Quantifiers + Single Countable Nouns
Examples of quantifiers used here with single countable nouns include a, an, each, either, every, neither, and one.
Quantifiers + Plural Countable Nouns
Quantifiers used with plural countable nouns are both, many, several, and two.
Few and a few
Few and a few come before plural countable nouns. Few (without a) conveys a negative meaning of only a small number or hardly any and not enough; a few has a positive meaning of having some but enough.
Quantity word + of: Countable Nouns
The quantity word + of are used when there are specific countable nouns or noun phrases. If they are general ones, the quantity word + of are not used. The quantity word + of terms used here are a couple of, a great number of, a large number of, a number of, either of, and most of.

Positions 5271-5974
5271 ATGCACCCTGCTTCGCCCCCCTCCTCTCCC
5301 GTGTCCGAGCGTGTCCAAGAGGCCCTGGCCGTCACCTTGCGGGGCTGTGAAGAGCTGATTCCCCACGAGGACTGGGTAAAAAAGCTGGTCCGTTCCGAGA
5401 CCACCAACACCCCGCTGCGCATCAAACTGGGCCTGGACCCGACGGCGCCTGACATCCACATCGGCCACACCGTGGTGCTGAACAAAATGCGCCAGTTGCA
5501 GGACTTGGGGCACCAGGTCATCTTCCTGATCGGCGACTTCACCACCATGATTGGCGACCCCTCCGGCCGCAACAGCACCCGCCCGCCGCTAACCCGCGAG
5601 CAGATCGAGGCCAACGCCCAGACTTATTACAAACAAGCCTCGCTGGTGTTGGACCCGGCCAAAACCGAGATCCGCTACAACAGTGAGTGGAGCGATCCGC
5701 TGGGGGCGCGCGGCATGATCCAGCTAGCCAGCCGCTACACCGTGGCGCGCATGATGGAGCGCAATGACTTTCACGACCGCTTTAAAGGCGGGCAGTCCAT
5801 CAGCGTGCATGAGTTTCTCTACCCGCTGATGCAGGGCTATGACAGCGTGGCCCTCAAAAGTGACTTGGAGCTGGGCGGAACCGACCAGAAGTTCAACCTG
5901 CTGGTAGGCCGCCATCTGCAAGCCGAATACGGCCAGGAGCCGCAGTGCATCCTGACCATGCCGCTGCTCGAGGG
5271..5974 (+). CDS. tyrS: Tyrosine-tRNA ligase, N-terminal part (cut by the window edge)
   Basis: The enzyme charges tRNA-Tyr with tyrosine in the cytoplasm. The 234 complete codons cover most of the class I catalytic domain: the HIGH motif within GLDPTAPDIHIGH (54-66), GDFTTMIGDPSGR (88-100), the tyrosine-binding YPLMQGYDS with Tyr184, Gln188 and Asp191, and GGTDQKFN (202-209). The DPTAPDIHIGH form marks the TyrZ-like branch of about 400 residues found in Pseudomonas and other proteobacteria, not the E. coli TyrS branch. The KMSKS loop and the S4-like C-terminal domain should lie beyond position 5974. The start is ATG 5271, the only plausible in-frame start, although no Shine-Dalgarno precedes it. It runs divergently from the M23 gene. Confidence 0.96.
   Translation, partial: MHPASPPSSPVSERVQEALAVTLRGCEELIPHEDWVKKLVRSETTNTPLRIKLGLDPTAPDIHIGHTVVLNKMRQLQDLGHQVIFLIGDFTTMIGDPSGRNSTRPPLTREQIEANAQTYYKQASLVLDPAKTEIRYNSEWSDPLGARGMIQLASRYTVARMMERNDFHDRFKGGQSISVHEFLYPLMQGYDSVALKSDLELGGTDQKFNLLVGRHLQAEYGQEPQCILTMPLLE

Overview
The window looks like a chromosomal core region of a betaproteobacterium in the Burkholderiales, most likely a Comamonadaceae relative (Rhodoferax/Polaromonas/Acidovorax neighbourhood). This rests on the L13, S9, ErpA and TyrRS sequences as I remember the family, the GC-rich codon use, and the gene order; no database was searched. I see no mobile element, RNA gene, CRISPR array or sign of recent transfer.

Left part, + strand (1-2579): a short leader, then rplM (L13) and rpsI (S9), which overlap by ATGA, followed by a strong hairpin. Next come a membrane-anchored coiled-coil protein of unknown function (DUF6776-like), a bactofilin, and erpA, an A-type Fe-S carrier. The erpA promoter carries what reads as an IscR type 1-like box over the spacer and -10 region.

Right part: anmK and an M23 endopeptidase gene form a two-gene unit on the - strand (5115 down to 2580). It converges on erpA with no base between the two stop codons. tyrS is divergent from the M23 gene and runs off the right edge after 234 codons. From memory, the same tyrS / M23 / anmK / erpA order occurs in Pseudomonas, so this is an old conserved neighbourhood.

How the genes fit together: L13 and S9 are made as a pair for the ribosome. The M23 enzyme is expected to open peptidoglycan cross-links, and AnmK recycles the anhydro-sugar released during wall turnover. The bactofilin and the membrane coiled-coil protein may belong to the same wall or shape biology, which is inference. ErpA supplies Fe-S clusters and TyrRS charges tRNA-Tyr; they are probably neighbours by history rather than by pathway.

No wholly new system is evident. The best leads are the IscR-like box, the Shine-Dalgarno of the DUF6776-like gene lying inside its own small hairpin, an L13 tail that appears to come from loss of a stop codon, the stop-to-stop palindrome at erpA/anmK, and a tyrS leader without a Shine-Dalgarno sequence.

The number of and a number of
The word number is singular. But when it is followed by of (number + of), it can be the number of or a number of. The difference between these two quantifier expressions is that the number of is followed by a singular verb while a number of is followed by a plural verb. The reason is the number of is not used to mean many; It is just a collective term of many, while a number of is used to mean many.
Cardinal number and Ordinal number
A cardinal number is used to show the quantity of people or things, and is used as a determiner.
An ordinal number is a number such as first, second, thirtieth, twenty-third, or 200th that shows the numerical position of someone or something in a list. An ordinal number is used as a determiner.